On the heels of crushing Phase III results for its pancreatic cancer candidate, NewLink Genetics has won a lifeline from the U.S. government. The biotech nabbed up to $76 million in BARDA funding to advance its Merck-licensed Ebola vaccine.
Through an initial tranche, the Biomedical Advanced Research and Development Authority will provide $24.8 million to prep the manufacturing process for the vaccine and to support clinical trials needed for a regulatory nod. Another $51 million in options could be awarded down the road.
The rVSV-ZEBOV vaccine, which Merck & Co. licensed from NewLink in late 2014, won FDA and EMA milestones this summer in a push toward licensure. Merck plans to submit the vaccine for approval by the end of 2017 as part of a partnership with Gavi; through that deal, the Vaccine Alliance will pay $5 million to build a stockpile.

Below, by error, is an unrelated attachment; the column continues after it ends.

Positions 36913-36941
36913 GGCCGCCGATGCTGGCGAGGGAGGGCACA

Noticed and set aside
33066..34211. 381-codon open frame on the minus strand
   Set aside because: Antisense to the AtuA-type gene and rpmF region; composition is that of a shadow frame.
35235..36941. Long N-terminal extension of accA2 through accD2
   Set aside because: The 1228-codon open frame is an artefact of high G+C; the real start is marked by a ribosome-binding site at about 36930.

For Ames, IA-based NewLink, the support funds come after the biotech announced poor Phase III trial results for its pancreatic cancer vaccine algenpantucel-L, a development that gutted shares and prompted a restructuring. The biotech downsized by 100 employees and reduced manufacturing capacity and HQ space.
In the wake of the trial failure, NewLink pivoted to its Ebola vaccine, which has seen rapid advancement following the 2014 outbreak. In a Phase III ring study, the vaccine protected 100% of subjects.
That the Merck-NewLink Ebola vaccine is moving toward the finish line is likely welcome news to some disease experts, who worried that the Zika outbreak could divert attention and leave Ebola work unfinished. With the deadly Ebola outbreak waning in 2015, pharmaceutical companies with promising candidates saw their trial options narrow as it became tougher to test effectiveness.
Aside from Merck, Big Pharma player GlaxoSmithKline has pushed an Ebola vaccine candidate into Phase III. Smaller companies Novavax, Profectus Biosciences and Inovio are working in the space as well.
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